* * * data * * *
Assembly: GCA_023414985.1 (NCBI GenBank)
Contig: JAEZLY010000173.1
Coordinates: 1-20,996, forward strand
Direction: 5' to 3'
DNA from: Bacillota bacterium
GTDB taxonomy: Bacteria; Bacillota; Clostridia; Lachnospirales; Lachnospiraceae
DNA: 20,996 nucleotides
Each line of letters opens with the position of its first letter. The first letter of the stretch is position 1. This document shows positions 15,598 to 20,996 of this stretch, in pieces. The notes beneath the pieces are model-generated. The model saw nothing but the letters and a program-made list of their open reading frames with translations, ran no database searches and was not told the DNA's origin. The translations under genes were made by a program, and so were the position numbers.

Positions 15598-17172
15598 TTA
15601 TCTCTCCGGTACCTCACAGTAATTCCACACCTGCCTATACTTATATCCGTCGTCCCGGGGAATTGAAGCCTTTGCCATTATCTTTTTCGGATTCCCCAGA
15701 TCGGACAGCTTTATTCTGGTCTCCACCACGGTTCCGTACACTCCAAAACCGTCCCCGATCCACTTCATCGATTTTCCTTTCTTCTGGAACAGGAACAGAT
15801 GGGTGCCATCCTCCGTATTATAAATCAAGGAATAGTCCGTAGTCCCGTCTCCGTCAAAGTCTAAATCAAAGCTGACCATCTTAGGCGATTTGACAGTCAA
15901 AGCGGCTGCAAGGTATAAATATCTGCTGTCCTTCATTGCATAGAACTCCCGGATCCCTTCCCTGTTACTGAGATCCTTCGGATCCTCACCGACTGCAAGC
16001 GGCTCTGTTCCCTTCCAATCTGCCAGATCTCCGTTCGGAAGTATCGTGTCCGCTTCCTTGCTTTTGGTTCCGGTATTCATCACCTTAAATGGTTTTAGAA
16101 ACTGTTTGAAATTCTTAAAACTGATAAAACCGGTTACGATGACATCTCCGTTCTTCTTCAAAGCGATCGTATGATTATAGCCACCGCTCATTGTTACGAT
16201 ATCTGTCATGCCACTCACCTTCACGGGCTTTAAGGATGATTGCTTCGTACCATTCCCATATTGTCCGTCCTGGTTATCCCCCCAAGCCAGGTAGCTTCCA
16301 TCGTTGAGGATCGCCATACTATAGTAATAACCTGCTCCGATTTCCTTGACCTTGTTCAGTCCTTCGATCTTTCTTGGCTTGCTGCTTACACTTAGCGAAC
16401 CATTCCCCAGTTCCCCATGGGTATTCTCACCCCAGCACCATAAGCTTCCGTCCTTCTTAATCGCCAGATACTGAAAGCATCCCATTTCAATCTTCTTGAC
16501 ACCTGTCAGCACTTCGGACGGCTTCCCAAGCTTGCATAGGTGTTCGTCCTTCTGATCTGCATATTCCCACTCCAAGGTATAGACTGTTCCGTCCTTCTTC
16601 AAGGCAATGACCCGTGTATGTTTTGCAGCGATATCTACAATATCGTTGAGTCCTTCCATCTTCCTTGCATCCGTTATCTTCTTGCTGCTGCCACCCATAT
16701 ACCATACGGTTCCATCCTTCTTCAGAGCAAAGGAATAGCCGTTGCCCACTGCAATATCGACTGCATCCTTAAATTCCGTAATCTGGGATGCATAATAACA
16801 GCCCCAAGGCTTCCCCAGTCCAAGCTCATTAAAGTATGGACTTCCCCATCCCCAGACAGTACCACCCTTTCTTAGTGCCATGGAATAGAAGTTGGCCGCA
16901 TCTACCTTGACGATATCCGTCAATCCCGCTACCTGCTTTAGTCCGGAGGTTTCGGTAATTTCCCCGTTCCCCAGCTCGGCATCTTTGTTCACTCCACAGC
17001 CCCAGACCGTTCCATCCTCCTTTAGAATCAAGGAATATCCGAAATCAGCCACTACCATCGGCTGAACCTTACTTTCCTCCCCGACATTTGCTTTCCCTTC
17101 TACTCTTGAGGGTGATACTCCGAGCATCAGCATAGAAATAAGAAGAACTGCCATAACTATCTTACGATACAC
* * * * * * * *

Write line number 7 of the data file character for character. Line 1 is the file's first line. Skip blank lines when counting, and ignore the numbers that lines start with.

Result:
DNA: 20,996 nucleotides